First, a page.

Daily Archives: May 14, 2009

Internal routing glitches slowed down or even stopped Google’s searches and other applications for 14 per cent of the internet behemoth’s user base for about an hour Thursday.

“An error in one of our systems caused us to direct some of our web traffic through Asia, which created a traffic jam,” a company executive blogged several hours after the problems began at 7:48 a.m. Pacific time. Read more

As people increasingly transmit and relay news over the web through services like Twitter, real-time search, which gives the ability to find a clear signal for breaking news among all the static, is becoming a focus.

Google introduced some time-based filters this week to address this. A “Show options” link at the top of results pages unveils a new sidebar when clicked. Read more

From Digital Business:

“Something weird and rather wonderful is happening to operating systems, and it is not just the new psychedelic wallpaper designs for Windows 7.”

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The FT’s Lex column suggests that for Sony, cost cutting alone may not be enough to get the company in the black. Despite the company’s rosy projections, sales of PS3 consoles are likely to remain challenged. And while movies should perform better this year than last, the film unit represents only 10 per cent of revenues.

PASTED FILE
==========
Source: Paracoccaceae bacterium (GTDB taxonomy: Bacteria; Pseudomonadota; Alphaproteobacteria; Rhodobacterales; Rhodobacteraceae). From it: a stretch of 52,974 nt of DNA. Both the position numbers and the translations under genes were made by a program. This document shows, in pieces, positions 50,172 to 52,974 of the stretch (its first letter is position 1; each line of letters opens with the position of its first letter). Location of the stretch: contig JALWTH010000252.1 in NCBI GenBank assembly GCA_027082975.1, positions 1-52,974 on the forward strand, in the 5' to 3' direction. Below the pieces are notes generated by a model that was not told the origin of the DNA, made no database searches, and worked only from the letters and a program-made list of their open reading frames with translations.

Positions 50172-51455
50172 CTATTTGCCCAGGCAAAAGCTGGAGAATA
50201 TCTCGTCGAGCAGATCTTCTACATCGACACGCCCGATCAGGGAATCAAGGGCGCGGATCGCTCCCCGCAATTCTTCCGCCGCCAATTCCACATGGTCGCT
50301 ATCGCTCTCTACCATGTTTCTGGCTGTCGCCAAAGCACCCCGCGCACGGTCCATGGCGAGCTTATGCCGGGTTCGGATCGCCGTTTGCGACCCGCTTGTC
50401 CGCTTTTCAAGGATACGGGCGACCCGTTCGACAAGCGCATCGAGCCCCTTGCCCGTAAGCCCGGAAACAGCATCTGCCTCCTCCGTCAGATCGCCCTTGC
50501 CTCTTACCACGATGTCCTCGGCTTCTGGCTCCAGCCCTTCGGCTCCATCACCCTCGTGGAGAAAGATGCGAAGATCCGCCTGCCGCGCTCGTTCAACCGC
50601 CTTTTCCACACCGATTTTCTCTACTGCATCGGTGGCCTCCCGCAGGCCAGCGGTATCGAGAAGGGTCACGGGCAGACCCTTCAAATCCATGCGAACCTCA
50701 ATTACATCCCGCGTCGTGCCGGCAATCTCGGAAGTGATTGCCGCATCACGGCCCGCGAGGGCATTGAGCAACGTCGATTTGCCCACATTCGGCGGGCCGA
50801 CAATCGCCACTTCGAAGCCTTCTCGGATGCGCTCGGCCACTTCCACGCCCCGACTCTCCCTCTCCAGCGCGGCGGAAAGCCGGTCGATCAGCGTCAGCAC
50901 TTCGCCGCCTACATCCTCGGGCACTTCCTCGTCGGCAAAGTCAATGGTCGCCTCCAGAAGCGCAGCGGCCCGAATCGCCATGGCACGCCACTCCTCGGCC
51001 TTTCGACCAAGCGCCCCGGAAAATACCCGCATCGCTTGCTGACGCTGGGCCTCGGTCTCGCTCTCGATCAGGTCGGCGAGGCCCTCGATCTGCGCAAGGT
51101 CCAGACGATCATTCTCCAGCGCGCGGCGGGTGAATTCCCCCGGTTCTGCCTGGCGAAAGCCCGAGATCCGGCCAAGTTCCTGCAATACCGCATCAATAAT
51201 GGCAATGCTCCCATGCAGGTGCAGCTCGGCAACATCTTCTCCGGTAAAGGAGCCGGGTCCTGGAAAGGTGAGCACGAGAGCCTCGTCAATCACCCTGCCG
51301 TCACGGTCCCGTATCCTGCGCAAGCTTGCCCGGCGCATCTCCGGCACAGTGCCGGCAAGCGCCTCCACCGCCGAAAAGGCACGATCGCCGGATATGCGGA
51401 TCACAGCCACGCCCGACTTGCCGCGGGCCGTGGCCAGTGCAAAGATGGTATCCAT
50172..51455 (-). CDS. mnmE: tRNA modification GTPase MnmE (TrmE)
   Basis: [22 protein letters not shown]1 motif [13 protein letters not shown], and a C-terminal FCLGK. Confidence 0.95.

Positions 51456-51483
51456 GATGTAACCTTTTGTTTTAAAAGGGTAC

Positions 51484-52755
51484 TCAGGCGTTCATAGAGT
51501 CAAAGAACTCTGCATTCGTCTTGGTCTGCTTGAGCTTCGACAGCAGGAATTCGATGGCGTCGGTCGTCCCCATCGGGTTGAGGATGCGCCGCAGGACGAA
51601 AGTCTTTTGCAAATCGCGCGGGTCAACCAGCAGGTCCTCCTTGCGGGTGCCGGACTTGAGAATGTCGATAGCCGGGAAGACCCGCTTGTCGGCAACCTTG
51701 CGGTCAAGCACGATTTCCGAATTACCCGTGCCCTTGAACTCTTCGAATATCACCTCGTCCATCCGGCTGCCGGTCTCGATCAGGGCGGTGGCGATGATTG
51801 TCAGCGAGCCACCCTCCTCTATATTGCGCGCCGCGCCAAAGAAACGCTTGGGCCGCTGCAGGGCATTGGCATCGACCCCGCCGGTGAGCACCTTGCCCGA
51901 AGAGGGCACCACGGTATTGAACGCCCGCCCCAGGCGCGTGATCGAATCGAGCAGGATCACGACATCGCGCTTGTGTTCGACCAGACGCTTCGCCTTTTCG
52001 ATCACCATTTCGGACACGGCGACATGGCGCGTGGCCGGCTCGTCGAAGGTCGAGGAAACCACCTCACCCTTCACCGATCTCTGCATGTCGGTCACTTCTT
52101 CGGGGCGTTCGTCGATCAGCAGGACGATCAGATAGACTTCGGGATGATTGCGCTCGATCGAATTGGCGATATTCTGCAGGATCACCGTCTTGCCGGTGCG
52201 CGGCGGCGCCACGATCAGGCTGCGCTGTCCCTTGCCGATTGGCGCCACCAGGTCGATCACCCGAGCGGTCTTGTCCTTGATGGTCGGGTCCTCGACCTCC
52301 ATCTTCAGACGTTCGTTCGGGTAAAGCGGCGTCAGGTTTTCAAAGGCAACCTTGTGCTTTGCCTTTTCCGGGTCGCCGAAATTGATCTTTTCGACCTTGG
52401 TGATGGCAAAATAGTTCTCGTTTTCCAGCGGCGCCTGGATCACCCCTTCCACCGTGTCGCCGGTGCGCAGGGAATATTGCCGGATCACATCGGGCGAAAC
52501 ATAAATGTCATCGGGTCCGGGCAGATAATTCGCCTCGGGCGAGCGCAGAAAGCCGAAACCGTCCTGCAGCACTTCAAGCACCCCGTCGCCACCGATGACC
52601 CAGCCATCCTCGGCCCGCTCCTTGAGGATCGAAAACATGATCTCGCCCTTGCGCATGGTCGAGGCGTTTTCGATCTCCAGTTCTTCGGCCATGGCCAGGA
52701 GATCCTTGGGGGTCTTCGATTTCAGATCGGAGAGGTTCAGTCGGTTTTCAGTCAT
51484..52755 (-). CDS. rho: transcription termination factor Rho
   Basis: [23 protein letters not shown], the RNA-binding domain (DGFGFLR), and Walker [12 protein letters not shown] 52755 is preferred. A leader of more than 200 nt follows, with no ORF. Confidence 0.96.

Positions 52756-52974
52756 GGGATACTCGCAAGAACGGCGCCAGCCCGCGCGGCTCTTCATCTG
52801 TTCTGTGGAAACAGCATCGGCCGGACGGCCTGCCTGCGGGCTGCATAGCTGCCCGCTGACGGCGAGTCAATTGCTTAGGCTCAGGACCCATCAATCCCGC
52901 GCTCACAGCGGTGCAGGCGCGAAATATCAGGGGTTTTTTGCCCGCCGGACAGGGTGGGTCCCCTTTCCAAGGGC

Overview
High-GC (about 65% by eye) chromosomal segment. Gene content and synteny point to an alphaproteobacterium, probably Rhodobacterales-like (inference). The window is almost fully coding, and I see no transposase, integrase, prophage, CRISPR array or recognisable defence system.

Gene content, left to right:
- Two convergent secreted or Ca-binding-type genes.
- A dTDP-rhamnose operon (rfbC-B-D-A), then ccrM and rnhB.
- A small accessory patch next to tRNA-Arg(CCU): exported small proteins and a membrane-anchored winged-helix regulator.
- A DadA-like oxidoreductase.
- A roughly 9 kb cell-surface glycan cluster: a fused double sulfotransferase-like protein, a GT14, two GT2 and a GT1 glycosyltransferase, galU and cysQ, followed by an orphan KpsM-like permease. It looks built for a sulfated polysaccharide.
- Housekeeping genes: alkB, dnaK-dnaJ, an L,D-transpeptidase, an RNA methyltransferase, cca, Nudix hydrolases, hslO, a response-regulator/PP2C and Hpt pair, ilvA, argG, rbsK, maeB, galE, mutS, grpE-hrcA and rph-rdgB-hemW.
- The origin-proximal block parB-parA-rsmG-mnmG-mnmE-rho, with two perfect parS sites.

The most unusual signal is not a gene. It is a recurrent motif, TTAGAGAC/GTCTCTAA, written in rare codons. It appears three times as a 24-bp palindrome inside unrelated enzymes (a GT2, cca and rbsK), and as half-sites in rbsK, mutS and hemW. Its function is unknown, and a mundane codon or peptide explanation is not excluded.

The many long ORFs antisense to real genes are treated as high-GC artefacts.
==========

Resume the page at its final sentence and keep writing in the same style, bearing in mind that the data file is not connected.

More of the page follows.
The Japanese consumer electronics and entertainment group thinks it may break even at the operating level this year. That is a brave call as the company was losing $1bn a month in the last quarter of the year ending in March.

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  • IBM chief executive Sam Palmisano told invited analysts and investors Wednesday that the tech powerhouse was still on track for 2009 earnings of $9.20 a share and that it intends to keep spending on acquisitions, developing-world markets and research through the downturn. He singled out risk analysis and other analytics as a major growth opportunity, saying it would be “as big as” enterprise resource planning software in five years.
  • Facing mounting pressure from law enforcement agencies around the country, Craigslist said it would remove the “erotic services” section of its massive classified advertising website. In its place will be a new “adult services” section, where ads will be vetted by a Craigslist employee before being posted.

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